RICORDI – SOUVENIRS
Essay by Dr. Marie-Louise Anderson
Antonietta Covino-Beehre loves the silky voice and soulful songs of Edith Piaf, in particular Je ne regrette rien - I have no regrets. Piaf sings about the problems in life plus the precious things surrounding her. It was Piaf that first stimulated the artist to explore the meaning behind collecting souvenirs.
Usually when we think of souvenirs we imagine mass produced objects to support the tourist industry, for example, postcards, hats, mugs, badges, buttons, soft toys etc. They are marketed as mementos and associated with a specific location. In other words souvenirs have a nostalgic value.
At home too, without the need to travel, we are drawn to objects that relate to memories. The store at the end of blockbuster exhibitions, for example, can lure us to purchase merchandise associated with what we have just seen. Collectively we share the experience of seeing exotic objects and works of art from other places and timeframes. Souvenirs help us to re-visit and enjoy all over again the visual and tactile wisdom inherent in these events.
A souvenir serves as a reminder of where we have been and proves to others the places we have visited. They assist in the sharing of experiences and expose our particular preferences. These objects can encourage us to make a return visit and their extent results in collections that proudly adorn our homes, often housed on shelves, mantle pieces and in glass cabinets. But souvenirs can also include the collection of family items or memorabilia associated with historical events, for example the visit to Australia by Queen Elizabeth II or the Eureka Stockade. Many scour opportunity shops for items of interest.
Some artists delve into the psychology of collecting souvenirs and exploit the visual possibilities. Lucie Fontaine produced a work from a series titled ‘Souvenir’, where text covers an arrangement of old photographs - ‘ART IS DEFINED ONLY WITHIN THE STORY CALLED ART HISTORY ARTIFACTS SHOWN AT THIS EXHIBITION ARE NOT WORKS OF ART. THEY ARE RATHER SOUVENIRS, SELECTED SPECIMENS OF OUR COLLECTIVE MEMORY.”
One of Antonietta Covino-Beehre’s favourite artists, the German artist Dieter Roth, who was born in 1930 and died in 1998, scrutinized and appropriated from the world around him playing with visual poetry as a way of understanding how he could make sense of the world and his own place in it. Roth experimented with materials and their inherent meaning. For example he sculpted 250 generic rabbits out of rabbit dung, titled Rabbit-shit-rabbit, referring to the rabbit’s numbers through bodily workings.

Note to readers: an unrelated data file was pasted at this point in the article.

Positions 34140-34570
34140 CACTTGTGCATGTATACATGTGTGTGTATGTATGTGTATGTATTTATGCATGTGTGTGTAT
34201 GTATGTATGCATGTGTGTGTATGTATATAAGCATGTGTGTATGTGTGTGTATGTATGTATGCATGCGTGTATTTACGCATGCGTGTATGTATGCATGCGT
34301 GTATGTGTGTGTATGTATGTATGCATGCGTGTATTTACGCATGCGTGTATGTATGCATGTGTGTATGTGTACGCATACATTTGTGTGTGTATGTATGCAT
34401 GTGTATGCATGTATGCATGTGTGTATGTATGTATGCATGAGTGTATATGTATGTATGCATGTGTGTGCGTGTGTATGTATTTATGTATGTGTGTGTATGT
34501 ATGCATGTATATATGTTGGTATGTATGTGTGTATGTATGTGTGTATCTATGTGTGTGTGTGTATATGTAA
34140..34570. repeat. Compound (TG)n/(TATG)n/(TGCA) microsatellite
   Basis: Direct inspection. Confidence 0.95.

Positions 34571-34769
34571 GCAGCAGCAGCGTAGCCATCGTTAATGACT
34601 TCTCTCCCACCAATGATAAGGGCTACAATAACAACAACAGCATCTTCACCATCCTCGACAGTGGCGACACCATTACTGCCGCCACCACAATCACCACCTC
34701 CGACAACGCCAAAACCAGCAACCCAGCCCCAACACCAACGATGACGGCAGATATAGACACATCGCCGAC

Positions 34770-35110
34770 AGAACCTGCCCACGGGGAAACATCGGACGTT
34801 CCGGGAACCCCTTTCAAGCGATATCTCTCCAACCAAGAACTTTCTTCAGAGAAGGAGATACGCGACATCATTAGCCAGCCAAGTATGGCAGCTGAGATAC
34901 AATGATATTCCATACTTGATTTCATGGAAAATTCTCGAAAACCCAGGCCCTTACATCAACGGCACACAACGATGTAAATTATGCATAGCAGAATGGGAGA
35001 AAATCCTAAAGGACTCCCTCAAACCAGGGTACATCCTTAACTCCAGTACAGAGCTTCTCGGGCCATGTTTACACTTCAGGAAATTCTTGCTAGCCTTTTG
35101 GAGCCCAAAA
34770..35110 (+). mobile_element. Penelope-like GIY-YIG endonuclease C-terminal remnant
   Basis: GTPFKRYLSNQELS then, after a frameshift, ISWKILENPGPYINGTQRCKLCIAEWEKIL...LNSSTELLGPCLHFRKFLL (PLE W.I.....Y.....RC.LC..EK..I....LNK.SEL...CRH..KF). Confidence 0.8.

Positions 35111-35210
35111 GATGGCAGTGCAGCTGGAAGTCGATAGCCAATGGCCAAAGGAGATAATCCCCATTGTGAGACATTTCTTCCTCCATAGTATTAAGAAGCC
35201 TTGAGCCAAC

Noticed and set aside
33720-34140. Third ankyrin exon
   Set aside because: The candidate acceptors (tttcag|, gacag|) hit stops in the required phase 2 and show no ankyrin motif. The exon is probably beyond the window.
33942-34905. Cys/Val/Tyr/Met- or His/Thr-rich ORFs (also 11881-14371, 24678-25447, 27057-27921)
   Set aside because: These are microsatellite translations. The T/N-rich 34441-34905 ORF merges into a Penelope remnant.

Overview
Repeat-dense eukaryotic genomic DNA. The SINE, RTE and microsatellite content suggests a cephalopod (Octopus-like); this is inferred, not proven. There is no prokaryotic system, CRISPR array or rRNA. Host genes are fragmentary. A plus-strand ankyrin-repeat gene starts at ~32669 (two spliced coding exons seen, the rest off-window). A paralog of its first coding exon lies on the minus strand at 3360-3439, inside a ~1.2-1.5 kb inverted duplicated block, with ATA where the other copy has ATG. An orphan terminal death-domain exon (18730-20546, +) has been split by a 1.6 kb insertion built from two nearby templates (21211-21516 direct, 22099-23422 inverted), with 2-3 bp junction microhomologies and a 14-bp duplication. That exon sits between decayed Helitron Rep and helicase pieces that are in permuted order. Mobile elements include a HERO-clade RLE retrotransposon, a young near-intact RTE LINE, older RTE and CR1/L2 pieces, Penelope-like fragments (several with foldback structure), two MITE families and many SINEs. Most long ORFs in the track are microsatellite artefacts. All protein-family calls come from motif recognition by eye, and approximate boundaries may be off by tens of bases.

Roth’s friends and colleagues became part of the artist’s creative process by cooperating with him on certain projects. For example he presented them with gifts calling them souvenirs. The objects were then presented back to the artist for inclusion in an exhibition.
In 2002 Covino-Beehre produced postcards from images taken from her own contact sheets. She sent them to friends who subsequently sent them back postmarked. The postcards were then collated in a book that became part of an installation.
Souvenirs, for Covino-Beehre, mean more than tourist kitsch. For her project, Ricordi – Souvenirs, the artist delves into history, culture and identity. She tests her ideas by inviting friends and fellow artists to share their own ‘souvenirs’ for scrutiny. The artist filmed and interviewed each participant enquiring as to the meaning and context of their precious objects, their memories of the past. Interviewees trusted the artist with their stories after which she re-configured their anecdotes using the mediums of print and sculpture. Her investigation begins with the question, ‘do souvenirs tell us something about the purchaser, mark a particular time and place and/or refer to popular culture?’
Ultimately Covino-Beehre facilitates all participants, including herself, to connect to each other through common experience and the need to belong.
Dr. Marie-Louise Anderson
Marie-Louise’s research interests have covered areas of migration, and particularly how different locations mold the individual and conversely how societies impact on place/landscape. Oral history has informed much of her artwork. As well as having several papers and articles published in magazines and conference journals, she has exhibited widely and her art practice covers a variety of media such as ceramics, photography, printmaking and installation.